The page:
Holt Renfrew, The Bay’s main competitor for fashion shoppers, is small and chic—the little black dress of department store chains, with only nine outlets across Canada. Founded in 1837 (the same year as Tiffany and Hermès), it began as a hat store in Quebec City and for several decades served as the official furrier to the royal family. Holts hit its stride by bringing Christian Dior’s New Look to Canada in 1947. Exclusive accounts with other major European fashion houses soon followed, and Holts was established in its modern role as the country’s major high-end fashion retailer.
The two stores catered to a different clientele, and both prospered until the ’80s, when chains began knocking off designer clothes for less, and lower end retailers such as Walmart and Winners offered previously unheard of bargain basement markdowns. It was the era that killed off Eaton’s. The Bay, trying to be all things to all people, was also hit hard. As one Bay executive explains it, “The decline was a quarter century in the making. First there was the rise of cheap goods, then little specialty stores come in and take chunks of your business, and before you know it they’re chewing into your consumer base. We didn’t really keep a fashionable sensibility.”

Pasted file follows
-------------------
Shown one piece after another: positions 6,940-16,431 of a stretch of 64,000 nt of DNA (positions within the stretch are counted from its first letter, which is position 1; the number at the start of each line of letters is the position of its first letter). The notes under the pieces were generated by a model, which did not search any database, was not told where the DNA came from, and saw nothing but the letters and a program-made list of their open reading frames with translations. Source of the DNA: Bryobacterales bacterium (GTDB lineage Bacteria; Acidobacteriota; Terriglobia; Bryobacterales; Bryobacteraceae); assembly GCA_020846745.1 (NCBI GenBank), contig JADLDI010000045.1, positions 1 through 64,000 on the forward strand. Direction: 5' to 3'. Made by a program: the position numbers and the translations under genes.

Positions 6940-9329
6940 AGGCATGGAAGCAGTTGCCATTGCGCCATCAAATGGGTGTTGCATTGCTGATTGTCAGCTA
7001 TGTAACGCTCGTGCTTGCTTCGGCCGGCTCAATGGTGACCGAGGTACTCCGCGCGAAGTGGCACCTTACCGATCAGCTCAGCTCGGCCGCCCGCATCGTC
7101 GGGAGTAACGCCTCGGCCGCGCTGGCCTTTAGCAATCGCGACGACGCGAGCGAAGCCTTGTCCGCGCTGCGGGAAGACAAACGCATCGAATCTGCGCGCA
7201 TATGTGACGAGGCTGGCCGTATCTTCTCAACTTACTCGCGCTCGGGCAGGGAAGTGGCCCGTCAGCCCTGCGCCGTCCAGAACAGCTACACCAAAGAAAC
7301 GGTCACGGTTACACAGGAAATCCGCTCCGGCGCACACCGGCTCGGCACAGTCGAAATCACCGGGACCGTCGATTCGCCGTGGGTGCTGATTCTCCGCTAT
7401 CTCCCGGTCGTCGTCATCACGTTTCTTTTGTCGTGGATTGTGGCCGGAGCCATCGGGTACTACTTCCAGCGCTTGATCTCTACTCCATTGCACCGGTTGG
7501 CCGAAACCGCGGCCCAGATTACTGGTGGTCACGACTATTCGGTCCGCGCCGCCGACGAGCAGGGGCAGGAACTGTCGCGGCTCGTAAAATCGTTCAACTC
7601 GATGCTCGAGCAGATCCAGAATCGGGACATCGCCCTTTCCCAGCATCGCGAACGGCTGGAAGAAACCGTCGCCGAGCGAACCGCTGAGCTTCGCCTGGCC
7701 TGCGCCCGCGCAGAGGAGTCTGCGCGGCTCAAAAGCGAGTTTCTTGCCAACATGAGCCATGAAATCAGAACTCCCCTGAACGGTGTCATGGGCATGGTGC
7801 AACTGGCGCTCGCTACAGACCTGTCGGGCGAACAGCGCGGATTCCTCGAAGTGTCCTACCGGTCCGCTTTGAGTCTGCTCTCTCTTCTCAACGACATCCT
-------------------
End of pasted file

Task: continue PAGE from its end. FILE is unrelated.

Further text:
This all changed in 2008, when Richard Baker, an American real estate baron, acquired HBC. Baker also owns the U.S. chain Lord and Taylor and ran the defunct Fortunoff. Industry experts speculated that he was interested in HBC primarily because of its real estate (his company owns 20 million square feet of retail property, leasing to such discounters as Walmart and Target), but he proclaimed he was serious about reviving The Bay.